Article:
Government of Canada/Public Works — November 9, 2012Harper Government Announces Replacement of Ontario Section of the Timiskaming Dam Complex
THORNE, ONTARIO--(Marketwire - Nov. 9, 2012) - Jay Aspin, Member of Parliament for Nipissing-Timiskaming, on behalf of the Honourable Rona Ambrose, Minister of Public Works and Government Services and Minister for Status of Women, today announced a major Harper Government investment in the replacement of the Ontario section of the Timiskaming Dam Complex, as well as the award of a $1.9-million engineering design contract to Hatch Limited of Niagara Falls, Ontario.
"Our Government's top priority is jobs, growth and long-term prosperity," said Minister Ambrose. "Through this investment, we are achieving that and ensuring that our infrastructure remains safe and reliable for Canadians."
As part of Canada's Economic Action Plan, the Harper Government announced new investments of approximately $250 million, over the next five years, in Public Works and Government Services Canada-owned infrastructure projects across the country, for a total of $320 million in funding for these assets.
"Our Government's investment in the Timiskaming Dam Complex will create local jobs and generate long-term economic benefits for the entire region," said MP Aspin. "Maintaining local public infrastructure is important to all of us, as it contributes to a stronger economy, a cleaner environment and a safer community."
The Ontario section of the dam was built between 1909 and 1913 and is one of two dams in the Timiskaming Dam Complex. This complex serves an integral function by maintaining water levels and preventing flooding in Lake Timiskaming upstream and the Ottawa River downstream. The roadway across the top of the dams is a key transportation link between Ontario and Quebec.
The design work was posted on MERX, as Public Works and Government Services Canada (PWGSC) is committed to a fair, open and transparent tendering process. The design work is expected to be completed in 2014, when PWGSC will proceed with a Request for Proposals for the dam replacement work. Construction is expected to start in 2014 and be completed in early 2016.
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TIMISKAMING DAM COMPLEX - ONTARIO DAM REPLACEMENT
The Timiskaming Dam Complex is located approximately 65 kilometres northeast of North Bay, Ontario, on the border of Quebec and Ontario. It includes two structurally independent dams, the Ontario dam and the Québec dam, which are located on opposite sides of Long Sault Island in the Ottawa River. Long Sault Island and the Ontario dam are located in Ontario while the Quebec dam is primarily located in Quebec, with a portion in Ontario.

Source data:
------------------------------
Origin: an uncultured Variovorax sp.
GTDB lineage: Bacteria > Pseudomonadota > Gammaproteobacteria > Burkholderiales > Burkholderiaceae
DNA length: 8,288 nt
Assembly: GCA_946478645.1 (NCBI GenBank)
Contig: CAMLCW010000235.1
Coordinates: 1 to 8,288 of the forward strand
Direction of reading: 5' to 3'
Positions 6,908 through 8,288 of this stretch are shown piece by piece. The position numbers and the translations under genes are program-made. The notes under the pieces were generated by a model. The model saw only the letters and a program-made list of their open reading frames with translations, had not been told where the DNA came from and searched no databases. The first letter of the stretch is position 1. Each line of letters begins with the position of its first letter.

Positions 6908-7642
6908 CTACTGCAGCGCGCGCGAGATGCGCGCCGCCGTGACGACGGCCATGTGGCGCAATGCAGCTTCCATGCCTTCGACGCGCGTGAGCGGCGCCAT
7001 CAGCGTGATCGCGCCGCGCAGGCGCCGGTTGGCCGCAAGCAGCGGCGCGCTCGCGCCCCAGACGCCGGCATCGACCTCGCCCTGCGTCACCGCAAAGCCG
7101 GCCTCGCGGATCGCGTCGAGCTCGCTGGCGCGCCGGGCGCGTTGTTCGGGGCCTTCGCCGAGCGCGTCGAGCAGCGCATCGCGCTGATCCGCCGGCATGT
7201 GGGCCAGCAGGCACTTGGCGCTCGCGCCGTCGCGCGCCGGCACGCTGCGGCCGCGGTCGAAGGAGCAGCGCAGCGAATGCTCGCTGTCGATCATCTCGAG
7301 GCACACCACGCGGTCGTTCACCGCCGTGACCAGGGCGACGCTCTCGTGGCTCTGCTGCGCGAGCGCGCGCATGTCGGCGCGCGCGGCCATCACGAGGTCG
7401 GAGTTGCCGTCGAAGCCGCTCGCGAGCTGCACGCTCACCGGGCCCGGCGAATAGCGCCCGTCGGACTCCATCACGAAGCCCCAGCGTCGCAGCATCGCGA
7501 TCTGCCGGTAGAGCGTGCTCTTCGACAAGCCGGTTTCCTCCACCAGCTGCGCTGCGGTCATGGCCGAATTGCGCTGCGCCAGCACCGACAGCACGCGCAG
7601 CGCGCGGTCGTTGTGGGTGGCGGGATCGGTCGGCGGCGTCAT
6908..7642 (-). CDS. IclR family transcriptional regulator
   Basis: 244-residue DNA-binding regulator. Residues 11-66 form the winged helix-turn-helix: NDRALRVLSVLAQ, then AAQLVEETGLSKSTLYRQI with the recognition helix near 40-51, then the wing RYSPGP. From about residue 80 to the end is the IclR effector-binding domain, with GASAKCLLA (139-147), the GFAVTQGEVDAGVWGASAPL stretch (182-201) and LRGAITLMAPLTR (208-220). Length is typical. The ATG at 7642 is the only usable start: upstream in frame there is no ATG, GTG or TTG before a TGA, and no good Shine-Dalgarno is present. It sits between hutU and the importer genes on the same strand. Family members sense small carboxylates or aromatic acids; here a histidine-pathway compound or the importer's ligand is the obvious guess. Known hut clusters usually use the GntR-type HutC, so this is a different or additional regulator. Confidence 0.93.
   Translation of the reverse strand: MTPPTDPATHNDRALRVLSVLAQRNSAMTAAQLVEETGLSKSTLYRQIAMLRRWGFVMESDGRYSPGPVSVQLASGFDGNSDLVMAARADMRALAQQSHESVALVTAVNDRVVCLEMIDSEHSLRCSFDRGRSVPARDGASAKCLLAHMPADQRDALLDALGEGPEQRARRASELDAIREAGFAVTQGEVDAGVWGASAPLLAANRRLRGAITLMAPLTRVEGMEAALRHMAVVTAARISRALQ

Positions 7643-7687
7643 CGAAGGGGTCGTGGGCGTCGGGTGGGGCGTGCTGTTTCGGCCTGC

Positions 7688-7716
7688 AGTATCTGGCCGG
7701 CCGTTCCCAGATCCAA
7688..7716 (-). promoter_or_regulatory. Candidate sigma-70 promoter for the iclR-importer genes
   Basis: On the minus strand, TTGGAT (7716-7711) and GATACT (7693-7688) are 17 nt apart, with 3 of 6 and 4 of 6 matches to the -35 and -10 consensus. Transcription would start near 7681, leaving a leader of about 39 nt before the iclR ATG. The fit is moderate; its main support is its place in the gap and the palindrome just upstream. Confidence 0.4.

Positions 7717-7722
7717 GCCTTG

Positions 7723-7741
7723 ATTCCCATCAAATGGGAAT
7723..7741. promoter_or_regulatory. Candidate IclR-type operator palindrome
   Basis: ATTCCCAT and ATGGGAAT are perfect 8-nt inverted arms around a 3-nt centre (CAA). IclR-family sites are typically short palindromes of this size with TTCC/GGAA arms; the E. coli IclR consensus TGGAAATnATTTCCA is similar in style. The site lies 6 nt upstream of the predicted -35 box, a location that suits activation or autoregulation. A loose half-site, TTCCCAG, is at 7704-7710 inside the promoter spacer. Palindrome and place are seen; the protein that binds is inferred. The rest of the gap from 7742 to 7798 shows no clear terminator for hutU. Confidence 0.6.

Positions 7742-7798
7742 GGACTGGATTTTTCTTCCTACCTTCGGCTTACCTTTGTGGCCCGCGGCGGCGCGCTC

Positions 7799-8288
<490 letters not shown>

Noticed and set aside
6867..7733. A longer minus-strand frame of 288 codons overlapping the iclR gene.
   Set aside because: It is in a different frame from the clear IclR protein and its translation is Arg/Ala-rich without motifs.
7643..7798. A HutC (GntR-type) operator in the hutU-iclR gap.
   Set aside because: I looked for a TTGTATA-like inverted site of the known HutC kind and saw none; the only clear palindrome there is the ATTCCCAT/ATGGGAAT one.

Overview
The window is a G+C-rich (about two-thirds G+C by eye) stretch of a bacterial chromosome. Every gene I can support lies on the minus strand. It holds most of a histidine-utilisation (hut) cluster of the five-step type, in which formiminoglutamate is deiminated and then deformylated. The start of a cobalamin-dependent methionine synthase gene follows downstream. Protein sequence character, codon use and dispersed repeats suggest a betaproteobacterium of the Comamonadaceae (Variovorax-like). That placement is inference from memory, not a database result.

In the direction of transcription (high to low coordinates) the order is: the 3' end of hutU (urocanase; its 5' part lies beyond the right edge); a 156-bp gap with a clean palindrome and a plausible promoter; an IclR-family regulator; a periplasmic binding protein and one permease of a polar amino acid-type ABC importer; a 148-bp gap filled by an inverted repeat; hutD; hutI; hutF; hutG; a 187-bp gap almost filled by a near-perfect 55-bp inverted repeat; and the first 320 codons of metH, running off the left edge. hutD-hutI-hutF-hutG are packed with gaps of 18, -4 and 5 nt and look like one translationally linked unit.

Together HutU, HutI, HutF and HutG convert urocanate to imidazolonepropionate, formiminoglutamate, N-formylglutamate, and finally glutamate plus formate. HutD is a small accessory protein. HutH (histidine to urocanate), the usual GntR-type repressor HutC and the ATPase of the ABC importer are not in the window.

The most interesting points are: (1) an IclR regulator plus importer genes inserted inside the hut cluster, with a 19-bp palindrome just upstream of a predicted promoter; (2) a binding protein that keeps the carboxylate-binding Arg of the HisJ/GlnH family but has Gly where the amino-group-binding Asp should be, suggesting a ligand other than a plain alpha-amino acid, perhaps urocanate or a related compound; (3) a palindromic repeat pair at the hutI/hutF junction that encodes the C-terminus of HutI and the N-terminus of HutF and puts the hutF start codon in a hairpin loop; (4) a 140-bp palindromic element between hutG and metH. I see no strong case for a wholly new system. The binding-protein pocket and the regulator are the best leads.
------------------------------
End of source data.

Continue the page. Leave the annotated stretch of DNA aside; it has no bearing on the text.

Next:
A roadway extends over the top of the dams and across the island and connects Highway 63, which originates in North Bay, Ontario, with Highway 101, which extends north to Macamic, Quebec. The roadway has one lane in each direction and includes an adjacent pedestrian pathway.
The dams were built between 1909 and 1913 by the Government of Canada in order to control the water level in Lake Timiskaming upstream and the flow of the Ottawa River downstream. Both dams are constructed of concrete structures that control the water flow by means of sluices. The dams control the last major reservoir on the Ottawa River upstream from the St. Lawrence River at Montréal.
The Timiskaming Dam Complex is an important part of the local and regional infrastructure as it performs numerous functions, the most important being water level control and water storage for hydroelectric generation downstream. It also provides an important interprovincial transportation link and accommodates a natural gas pipeline.
Engineering studies have found that the Ontario dam is now at the end of its useful life and needs to be replaced. The new Ontario dam will involve a realignment. This will allow traffic to continue to use the existing roadway until the new dam is complete.
During construction and future operation of the dam complex, PWGSC will continue to work with the Ottawa River Regulation Planning Board to ensure the integrated management of the Ottawa River's principal reservoirs.
Office of the Honourable Rona Ambrose
Public Works and Government Services Canada
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